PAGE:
Local vendors supported only local exchanges and offered only closed-end applications. Not to mention that no one had heard of FIX or any other connectivity option either. It was also difficult to find vendors delivering options for a reasonable price, which makes a lot of sense, when you take into account the limited volume and money that could be generated on any one market. Since the markets were really difficult to reach from outside, it was very difficult to become a member locally, and almost impossible as a remote member. So, as the market was limited to only a handful of prospective customers, it simply did not seem reasonable for system vendors to offer a “bigger” solution. So, if you were to offer a particular market to trade, you had to either have a local solution and request an expensive, tailor-made integration to other market infrastructure; or get a buggy system from a renowned vendor (if any existed); or just build it completely by yourself . Local vendors were not really motivated to create and offer solutions for regional markets apart from their local ones and the big “global” vendors offered (and still offer) only incomplete “alpha state” solutions and getting them to work proved almost impossible, requiring huge investments especially as no one vendor offered solutions for many markets, making it necessary to integrate the systems of various vendors.
The Present and Future
Today it is all so different with most of the technological development and deployment covered and even the vast majority of exchanges are user friendly. We worked in close co-operation with the stock exchanges and we have managed to bring latency down to milliseconds and tenths of a millisecond with the capacity of processed orders now in the hundreds of thousands. So, stock algorithmic strategies can finally be used, avoiding any information leakage to executing brokers. Anyone not willing to disclose his order can rely on his/her own machine only.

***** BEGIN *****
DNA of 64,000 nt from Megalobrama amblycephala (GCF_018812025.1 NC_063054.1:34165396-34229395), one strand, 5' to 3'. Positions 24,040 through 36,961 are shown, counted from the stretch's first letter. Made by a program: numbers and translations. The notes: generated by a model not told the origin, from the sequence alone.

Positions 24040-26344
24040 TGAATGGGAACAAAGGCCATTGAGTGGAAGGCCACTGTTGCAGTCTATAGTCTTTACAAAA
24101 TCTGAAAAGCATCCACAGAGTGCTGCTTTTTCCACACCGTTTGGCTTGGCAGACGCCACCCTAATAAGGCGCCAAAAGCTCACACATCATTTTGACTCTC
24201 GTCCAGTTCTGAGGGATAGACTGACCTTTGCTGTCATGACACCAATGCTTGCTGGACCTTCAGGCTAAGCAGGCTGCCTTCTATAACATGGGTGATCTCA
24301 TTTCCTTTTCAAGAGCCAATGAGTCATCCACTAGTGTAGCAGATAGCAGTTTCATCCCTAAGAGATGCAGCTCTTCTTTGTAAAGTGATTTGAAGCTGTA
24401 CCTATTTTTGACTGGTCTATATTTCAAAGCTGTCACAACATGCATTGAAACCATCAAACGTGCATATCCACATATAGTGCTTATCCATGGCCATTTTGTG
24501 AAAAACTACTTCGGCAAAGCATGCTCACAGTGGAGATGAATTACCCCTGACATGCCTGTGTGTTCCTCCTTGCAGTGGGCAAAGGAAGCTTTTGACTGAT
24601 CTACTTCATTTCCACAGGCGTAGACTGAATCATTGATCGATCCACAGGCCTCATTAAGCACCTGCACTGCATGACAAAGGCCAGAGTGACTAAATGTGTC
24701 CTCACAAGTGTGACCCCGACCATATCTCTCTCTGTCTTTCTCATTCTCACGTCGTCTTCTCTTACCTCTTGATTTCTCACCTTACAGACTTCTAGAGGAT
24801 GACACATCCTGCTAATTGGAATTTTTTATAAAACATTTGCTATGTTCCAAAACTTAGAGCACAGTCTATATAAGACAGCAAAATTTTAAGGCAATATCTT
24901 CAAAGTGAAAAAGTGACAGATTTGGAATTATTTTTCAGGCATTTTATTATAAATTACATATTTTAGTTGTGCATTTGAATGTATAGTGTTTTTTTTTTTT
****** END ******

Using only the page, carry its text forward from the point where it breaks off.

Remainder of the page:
There remains a lot to be improved and some markets are still in the early stages, even if integration plans for a common platform are in place. Although stock algorithms do work and perform quite well if properly implemented, the next challenge is to develop ones that would actually understand the underlying market and be able to outperform their stock competition. Most of the work to be done is in trading cost optimization, while using advanced and less common order types that could be cheaper to execute.
Work also needs to be done regarding clearing. We would ideally prefer to have clearing centralized through one European house, but in both Western and Eastern Europe that is still sometime away. We are seeing some central counterparties looking at penetrating the region and it will not be long until they provide a “full service” similar to that seen in developed markets.
All of these changes will bring a huge benefit to the end-users. The possibilities to earn money are many, and this is being realized by more and more people. The combination of volatile markets and the FX component, is inviting speculative intra-day traders, as well as long-term investors. Multiple listings, combined with local inefficiencies also offer greater arbitrage opportunities.
The outlook in Eastern Europe still looks very different on a country by country basis. However, at least in theory, we are hoping that all countries will migrate to a single currency one day and this will yield easier and cheaper access to our electronic world.